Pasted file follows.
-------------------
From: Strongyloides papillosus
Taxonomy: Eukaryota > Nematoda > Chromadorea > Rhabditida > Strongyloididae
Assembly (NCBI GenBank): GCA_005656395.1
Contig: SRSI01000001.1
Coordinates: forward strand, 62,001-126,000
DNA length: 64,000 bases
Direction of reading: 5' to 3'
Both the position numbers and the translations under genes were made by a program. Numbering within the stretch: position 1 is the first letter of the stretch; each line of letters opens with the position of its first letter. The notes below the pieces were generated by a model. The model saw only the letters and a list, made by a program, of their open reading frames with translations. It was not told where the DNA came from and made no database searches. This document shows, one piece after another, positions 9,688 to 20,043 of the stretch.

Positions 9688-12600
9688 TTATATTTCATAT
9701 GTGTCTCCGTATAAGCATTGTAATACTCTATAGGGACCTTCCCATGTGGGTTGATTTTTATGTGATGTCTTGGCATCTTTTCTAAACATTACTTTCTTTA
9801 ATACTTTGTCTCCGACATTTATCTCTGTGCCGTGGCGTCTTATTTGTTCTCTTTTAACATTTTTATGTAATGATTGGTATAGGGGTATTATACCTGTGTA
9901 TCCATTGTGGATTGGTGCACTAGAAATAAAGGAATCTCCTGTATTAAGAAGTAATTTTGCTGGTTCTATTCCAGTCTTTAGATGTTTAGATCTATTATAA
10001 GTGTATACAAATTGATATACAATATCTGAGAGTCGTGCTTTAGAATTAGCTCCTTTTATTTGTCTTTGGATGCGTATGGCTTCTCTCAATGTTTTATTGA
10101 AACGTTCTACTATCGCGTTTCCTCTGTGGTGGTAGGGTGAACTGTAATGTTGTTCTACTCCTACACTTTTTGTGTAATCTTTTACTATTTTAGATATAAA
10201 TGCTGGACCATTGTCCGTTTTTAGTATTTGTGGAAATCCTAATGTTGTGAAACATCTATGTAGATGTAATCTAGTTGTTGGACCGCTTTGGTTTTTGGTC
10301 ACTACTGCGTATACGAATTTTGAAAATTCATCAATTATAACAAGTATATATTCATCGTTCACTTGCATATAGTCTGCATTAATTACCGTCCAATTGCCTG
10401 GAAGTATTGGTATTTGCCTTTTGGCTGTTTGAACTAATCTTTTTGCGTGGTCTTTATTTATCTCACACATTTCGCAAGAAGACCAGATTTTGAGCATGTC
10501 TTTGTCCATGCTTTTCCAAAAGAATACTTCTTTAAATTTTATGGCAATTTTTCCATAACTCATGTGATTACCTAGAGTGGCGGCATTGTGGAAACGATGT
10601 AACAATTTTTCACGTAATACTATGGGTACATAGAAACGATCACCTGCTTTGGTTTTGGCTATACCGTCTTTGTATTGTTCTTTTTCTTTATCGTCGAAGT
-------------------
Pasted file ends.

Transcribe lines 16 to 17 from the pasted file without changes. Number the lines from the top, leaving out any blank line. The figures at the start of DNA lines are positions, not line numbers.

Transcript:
10201 TGCTGGACCATTGTCCGTTTTTAGTATTTGTGGAAATCCTAATGTTGTGAAACATCTATGTAGATGTAATCTAGTTGTTGGACCGCTTTGGTTTTTGGTC
10301 ACTACTGCGTATACGAATTTTGAAAATTCATCAATTATAACAAGTATATATTCATCGTTCACTTGCATATAGTCTGCATTAATTACCGTCCAATTGCCTG